Lib Dems and Tories agree to disagree on new nuclear

The latest version of the coalition agreement between the Conservatives and the Liberal Democrats offers a mass of environmental and low carbon policies. But the policy on new nuclear power stations is awkward.

The new coalition government has found plenty of green policies to agree on, with nuclear power the glaring exception.1

The result is an agreement to disagree, making it one of the oddest bullet points in the 33-page coalition agreement between the Conservatives and Liberal Democrats published by the government in mid-May.

The Conservative leadership wants new nuclear power stations as part of an energy strategy which meets carbon budgets and gives security of supply – provided they require no public subsidy.

But the Liberal Democrats, who have provided the government’s Secretary of State for Energy and Climate Change, oppose nuclear power. Their manifesto said it was “a far more expensive way of reducing carbon emissions than promoting energy conservation and renewable energy”.

Chris Huhne, Secretary of State for Energy and Climate ChangeAnd Chris Huhne, the new secretary (pictured), told the BBC the day after he was appointed that he doubted any proposals for new nuclear plant free of subsidy would come forward.

Yet the government’s Infrastructure Planning Commission, now to be abolished, or at least downgraded, is still anticipating the planning application for the first new nuclear power station being lodged in December this year. This would be for EDF’s Hinkley Point plant in Somerset. The company also told ENDS it expected to make a planning application this winter.

But before applications are considered, the new government will need to agree on a new national policy statement (NPS) on nuclear power. This sets the policy framework on which decisions on individual applications for planning permission will be based. A draft version was issued by the energy and climate department last November (ENDS Report 418, pp 31-32).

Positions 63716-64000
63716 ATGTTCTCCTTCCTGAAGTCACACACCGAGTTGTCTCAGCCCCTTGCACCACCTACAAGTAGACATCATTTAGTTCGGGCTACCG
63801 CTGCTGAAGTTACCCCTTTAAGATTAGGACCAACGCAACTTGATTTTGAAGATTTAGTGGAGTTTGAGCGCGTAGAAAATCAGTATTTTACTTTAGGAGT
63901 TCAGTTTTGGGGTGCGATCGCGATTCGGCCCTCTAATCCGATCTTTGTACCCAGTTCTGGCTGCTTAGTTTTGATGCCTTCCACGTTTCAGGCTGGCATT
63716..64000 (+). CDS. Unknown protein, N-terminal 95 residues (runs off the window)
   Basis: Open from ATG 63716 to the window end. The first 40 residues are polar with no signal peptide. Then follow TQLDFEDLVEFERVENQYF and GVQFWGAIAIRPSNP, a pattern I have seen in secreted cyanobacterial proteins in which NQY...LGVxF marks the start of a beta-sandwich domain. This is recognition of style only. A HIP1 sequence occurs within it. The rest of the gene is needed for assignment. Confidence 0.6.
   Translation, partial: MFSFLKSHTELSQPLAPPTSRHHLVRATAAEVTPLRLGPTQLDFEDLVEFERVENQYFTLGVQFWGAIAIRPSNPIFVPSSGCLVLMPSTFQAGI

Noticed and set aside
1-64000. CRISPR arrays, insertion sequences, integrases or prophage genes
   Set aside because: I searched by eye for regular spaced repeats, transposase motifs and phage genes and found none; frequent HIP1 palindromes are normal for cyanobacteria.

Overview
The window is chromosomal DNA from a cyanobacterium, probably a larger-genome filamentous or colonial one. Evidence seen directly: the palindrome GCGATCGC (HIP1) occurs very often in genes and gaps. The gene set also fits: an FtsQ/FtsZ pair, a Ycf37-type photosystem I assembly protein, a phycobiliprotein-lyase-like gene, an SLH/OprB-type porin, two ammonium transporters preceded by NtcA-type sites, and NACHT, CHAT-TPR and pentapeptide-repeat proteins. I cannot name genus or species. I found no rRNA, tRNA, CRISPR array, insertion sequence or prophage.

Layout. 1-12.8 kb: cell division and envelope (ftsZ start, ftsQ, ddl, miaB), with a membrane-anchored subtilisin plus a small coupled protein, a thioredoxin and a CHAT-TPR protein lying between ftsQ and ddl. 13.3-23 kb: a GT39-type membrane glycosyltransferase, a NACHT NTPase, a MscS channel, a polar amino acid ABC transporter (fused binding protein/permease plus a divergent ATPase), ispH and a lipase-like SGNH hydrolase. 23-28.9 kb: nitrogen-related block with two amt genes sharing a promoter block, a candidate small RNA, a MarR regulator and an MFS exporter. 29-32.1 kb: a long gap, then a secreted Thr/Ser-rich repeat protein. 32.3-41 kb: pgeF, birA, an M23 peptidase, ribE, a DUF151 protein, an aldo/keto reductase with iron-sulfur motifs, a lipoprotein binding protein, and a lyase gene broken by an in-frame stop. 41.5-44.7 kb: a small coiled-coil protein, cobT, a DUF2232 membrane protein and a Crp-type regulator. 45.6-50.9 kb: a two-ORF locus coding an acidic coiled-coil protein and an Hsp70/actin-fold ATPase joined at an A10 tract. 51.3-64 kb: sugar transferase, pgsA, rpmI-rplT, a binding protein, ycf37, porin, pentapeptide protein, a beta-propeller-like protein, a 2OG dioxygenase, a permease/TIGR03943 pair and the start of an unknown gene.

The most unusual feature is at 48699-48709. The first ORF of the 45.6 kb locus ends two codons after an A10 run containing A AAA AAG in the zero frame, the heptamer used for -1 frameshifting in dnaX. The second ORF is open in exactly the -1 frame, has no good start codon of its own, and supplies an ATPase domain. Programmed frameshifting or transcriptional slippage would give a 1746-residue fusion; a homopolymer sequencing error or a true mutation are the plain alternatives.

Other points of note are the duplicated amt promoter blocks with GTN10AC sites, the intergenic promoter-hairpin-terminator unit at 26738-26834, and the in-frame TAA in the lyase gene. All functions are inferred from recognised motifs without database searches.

DECC is expected to issue a final version sometime, and the new government has pledged it will be put to Parliament for a vote. The deal is that a Liberal Democrat spokesperson can speak against the NPS, but Liberal Democrat MPs will abstain rather than oppose it.

This means that if the policy is to be implemented, the Conservatives will depend on Labour either voting for the NPS or abstaining.

As to actually deciding whether to grant planning permission for any proposed new power plant, the two parties want the secretary of state, not the IPC, to be the decider. The agreement says there will be “an efficient and democratically accountable system that provides a fast-track process for [deciding on] major infrastructure projects.”

One suggestion is that if Mr Huhne is still in the job when the time for that decision comes, perhaps a year or two from now, he will remit it to one of the two Tory ministers in his department.

Critical to the prospects of any new nuclear power stations are measures to lift the slumped price of carbon in the EU emissions trading scheme. The coalition agreement signed by Prime Minister David Cameron and his deputy Nick Clegg promises to introduce a floor price for carbon, in line with pre-election Tory plans (ENDS Report 423, pp 14-15).

It also pledges to reform energy markets to deliver security of supply and investment in low-carbon energy. This suggests low-carbon generators such as nuclear will be subsidised by electricity consumers – the previous government’s policy – rather than by taxpayer-funded subsidies.

Brave face

Utilities with an interest in investing in new nuclear plant put a brave face on the coalition agreement, but they are worried.

Vincent de Rivaz, chief executive of EDF Energy, welcomed “that the new government has made clear its policy on nuclear energy through its commitment to practical steps, so that new nuclear construction becomes possible.

“We believe nuclear power is the lowest cost low-carbon option and can be built in the UK without subsidy.”

The coalition agreement offers numerous environmental and low-carbon policies, all of them drawn from one or both of the two parties’ manifestos (ENDS Report 423, pp 30-34). Many of them represent a continuation of the last Labour government’s policies.

The Tory pledge to increase the proportion of tax revenues accounted for by environmental taxes is in the document.

Philip Hammond, Secretary of State for TransportCaroline Spelman, Secretary of State for Environment, Food and Rural AffairsThe new Secretary of State for Environment, Food and Rural Affairs is a Conservative, Caroline Spelman MP (pictured), as are all the other ministers in DEFRA.

The new Secretary of State for Transport is Tory Philip Hammond (pictured). Liberal Democrat MP Norman Baker, who won praise for green campaigning as a former shadow environment minister, has been appointed ‘green’ transport minister with responsibility for local transport, buses, walking, cycling and “alternatives to travel”. 

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